El Paso Shooting Brings to Light the Persecution Latinx Have Always Endured

As the Latinx community is still reeling from the mass shooting in El Paso, Texas, the feelings it is conjuring is something our people have felt for hundreds of years

Photo: Unsplash/@joseantoniogall

Photo: Unsplash/@joseantoniogall

As the Latinx community is still reeling from the mass shooting in El Paso, Texas, the feelings it is conjuring is something our people have felt for hundreds of years. We are mourning the loss of lives, we are in constant fear, and anxiety plagues us. Latinx are not strangers to persecution, but the shooting in El Paso brings to light a new pain that the fight for our lives persists.

On social media, Latinx are expressing a dire fear that they’ve been feeling for a while — and the El Paso shooting is making it worse. Journalist Adrian Carrasquillo posted a heartbreaking thread about what the Latinx community is going through right now and how they are standing unified as they have always been.

“I truly think the scale of how horrified the Latino community is right now is not being understood, which is why the reporting about this moment is so important,” Carrasquillo tweeted. “Now Hispanic Americans have been targeted, some who are immigrants, and all who have limited political power. That’s what’s going on. And people are terrified.”

Carrasquillo went on to add dozens of D.M.s from the Latinx community, who openly shared their stories. One woman fears retribution for her advocacy of immigration rights and is worried for her family that lives in a border state. A man in Southern California who works as a manager at a grocery chain said that he is continuously told to go back to Mexico. He says he fears for the safety of his kids. Another woman said she fears her sister, who looks more “Latina” will be a target because of her brown skin.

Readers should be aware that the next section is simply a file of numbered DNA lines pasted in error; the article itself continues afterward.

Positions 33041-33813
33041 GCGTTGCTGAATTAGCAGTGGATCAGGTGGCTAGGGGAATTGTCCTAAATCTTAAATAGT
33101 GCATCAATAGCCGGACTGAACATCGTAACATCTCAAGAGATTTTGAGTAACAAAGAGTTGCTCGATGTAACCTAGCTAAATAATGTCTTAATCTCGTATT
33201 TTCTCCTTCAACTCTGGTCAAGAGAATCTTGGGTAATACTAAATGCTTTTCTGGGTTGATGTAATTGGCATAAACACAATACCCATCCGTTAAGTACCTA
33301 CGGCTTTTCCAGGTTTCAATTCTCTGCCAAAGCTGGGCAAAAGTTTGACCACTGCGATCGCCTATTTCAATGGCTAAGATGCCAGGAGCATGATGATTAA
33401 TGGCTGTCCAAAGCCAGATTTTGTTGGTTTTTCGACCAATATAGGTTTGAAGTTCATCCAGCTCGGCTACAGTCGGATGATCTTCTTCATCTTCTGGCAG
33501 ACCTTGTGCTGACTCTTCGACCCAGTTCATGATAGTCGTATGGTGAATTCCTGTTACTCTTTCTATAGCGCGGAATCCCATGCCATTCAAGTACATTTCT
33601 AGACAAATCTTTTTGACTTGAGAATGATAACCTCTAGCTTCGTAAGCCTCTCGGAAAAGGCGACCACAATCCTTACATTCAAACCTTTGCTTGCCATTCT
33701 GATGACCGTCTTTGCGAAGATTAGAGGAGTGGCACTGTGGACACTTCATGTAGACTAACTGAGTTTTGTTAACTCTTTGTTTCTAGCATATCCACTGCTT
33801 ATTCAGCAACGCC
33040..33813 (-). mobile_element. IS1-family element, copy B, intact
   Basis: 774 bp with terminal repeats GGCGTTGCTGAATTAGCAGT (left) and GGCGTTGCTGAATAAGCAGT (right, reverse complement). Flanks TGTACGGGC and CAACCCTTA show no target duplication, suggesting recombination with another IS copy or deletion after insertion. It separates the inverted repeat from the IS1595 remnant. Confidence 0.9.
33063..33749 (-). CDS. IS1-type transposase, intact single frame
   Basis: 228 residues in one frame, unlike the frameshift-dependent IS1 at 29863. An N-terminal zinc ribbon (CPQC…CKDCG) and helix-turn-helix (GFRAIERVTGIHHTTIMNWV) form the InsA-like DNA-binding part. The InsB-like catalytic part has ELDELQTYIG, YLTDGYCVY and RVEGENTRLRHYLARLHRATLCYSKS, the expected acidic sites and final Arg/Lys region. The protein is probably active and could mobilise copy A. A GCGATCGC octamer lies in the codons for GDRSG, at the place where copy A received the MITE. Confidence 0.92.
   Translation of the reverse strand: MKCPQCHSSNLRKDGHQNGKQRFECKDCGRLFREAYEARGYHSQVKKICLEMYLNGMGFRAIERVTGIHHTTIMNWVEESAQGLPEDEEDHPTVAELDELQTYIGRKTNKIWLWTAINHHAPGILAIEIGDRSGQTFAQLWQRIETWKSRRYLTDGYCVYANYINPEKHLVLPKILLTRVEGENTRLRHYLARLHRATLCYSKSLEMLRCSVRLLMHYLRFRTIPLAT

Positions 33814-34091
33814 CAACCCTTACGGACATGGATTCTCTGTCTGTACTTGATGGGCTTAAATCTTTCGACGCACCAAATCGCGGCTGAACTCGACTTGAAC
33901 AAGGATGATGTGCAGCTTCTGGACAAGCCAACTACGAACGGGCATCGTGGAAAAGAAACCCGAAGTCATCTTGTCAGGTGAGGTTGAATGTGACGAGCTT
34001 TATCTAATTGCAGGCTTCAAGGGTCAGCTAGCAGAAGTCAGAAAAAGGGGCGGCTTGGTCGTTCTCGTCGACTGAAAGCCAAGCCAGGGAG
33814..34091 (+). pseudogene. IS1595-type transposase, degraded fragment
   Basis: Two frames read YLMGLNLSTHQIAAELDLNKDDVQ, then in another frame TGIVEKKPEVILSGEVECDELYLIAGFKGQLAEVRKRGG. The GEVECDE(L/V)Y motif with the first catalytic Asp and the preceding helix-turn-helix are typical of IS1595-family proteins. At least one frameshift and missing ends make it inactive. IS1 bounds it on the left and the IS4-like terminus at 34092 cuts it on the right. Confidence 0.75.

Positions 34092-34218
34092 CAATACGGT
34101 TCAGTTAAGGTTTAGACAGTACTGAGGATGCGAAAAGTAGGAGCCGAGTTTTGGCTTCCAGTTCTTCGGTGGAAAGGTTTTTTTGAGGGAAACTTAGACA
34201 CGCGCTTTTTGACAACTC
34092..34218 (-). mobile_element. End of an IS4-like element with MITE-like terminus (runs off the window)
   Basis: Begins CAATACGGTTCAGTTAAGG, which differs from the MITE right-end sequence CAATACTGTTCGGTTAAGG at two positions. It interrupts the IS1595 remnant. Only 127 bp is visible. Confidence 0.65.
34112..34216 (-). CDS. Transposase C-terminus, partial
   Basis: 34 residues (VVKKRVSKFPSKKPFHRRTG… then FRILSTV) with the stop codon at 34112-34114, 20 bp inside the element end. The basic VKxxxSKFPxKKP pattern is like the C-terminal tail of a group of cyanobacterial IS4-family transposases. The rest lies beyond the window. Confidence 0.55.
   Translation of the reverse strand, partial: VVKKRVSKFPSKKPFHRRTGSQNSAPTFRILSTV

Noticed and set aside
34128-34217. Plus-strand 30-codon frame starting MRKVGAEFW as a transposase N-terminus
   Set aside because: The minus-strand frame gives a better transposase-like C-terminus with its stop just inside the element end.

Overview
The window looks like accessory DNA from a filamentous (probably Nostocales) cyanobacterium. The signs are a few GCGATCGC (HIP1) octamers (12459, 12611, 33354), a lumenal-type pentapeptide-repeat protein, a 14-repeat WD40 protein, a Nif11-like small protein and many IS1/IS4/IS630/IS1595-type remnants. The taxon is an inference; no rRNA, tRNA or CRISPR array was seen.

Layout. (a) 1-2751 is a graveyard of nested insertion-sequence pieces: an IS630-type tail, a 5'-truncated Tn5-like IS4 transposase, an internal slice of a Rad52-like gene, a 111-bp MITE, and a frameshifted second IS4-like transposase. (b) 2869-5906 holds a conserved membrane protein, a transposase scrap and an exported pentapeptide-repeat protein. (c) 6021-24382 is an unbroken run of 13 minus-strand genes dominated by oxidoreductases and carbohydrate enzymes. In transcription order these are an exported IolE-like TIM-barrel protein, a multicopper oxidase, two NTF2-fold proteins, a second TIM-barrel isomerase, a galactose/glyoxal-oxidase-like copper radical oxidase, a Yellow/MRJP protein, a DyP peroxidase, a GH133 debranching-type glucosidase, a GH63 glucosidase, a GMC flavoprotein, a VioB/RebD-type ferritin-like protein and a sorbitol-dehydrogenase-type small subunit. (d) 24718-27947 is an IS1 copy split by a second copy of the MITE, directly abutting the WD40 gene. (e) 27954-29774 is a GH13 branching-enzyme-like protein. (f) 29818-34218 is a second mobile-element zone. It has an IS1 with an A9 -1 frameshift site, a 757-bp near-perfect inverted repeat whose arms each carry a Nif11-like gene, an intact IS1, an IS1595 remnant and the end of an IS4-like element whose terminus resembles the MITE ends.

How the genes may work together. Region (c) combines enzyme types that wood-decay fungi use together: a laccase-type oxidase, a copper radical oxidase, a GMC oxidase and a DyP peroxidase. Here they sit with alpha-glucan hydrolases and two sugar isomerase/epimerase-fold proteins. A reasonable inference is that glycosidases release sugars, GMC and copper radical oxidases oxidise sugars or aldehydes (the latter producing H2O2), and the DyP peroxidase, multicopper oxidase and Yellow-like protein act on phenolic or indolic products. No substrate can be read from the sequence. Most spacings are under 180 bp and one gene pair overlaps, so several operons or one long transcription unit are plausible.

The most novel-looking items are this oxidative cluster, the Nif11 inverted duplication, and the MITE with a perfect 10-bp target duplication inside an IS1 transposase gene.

G. Cristina Mora, a sociologist at the University of California, Berkeley, told the New York Times that Latinxs, whether they have lived in the U.S. all of their lives or have just moved here, are feeling a “deep sense of unease.”

“This has an impact beyond the first generation, the immigrant generation,” Mora told the Times. “It reverberates. It doesn’t have to be you who crossed the border. It just has to be you who are not Anglo.” The constant attack against the Latinx community is not affecting just the living, but the unborn. A story in the Washington Post notes that pregnant Latinas face mounting stress because of this fear, and more directly points their stress to President Donald Trump.

A new study by the Centers for Disease Control and Prevention shows that pregnant Latinas risk premature birth (more than any other group) since Trump’s election.

“It’s not hard to imagine why there would be increased stress the past few years: the fear of raids, the deportation threats, the tweets every morning, the separation of children from parents. It’s still early, but we’ve seen enough papers at this point that suggest it’s having real-life consequences on health,” Luis H. Zayas, professor of social work and psychiatry at the University of Texas at Austin, told the Post.

Carrasquillo noted in his thread that despite this ongoing fear and anxiety that we’re under, one thing is clear about the Latinx community: we persevere regardless. “Obviously, I shared this all because I want folks to know what’s going on,” he tweeted. “But I would also add, the level of community, of people checking in on each other, and sharing how they’re feeling has been really incredible. People are scared, but resolute things will get better.”

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